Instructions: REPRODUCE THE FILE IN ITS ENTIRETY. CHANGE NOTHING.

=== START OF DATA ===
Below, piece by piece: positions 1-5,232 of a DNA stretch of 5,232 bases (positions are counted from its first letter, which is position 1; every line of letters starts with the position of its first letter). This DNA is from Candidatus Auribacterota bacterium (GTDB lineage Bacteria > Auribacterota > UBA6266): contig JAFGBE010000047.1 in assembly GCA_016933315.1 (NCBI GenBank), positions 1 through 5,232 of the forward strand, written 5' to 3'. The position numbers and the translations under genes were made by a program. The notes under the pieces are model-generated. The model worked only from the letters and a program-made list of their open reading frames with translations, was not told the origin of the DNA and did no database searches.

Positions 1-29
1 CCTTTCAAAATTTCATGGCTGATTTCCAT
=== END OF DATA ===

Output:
Below, piece by piece: positions 1-5,232 of a DNA stretch of 5,232 bases (positions are counted from its first letter, which is position 1; every line of letters starts with the position of its first letter). This DNA is from Candidatus Auribacterota bacterium (GTDB lineage Bacteria > Auribacterota > UBA6266): contig JAFGBE010000047.1 in assembly GCA_016933315.1 (NCBI GenBank), positions 1 through 5,232 of the forward strand, written 5' to 3'. The position numbers and the translations under genes were made by a program. The notes under the pieces are model-generated. The model worked only from the letters and a program-made list of their open reading frames with translations, was not told the origin of the DNA and did no database searches.

Positions 1-29
1 CCTTTCAAAATTTCATGGCTGATTTCCAT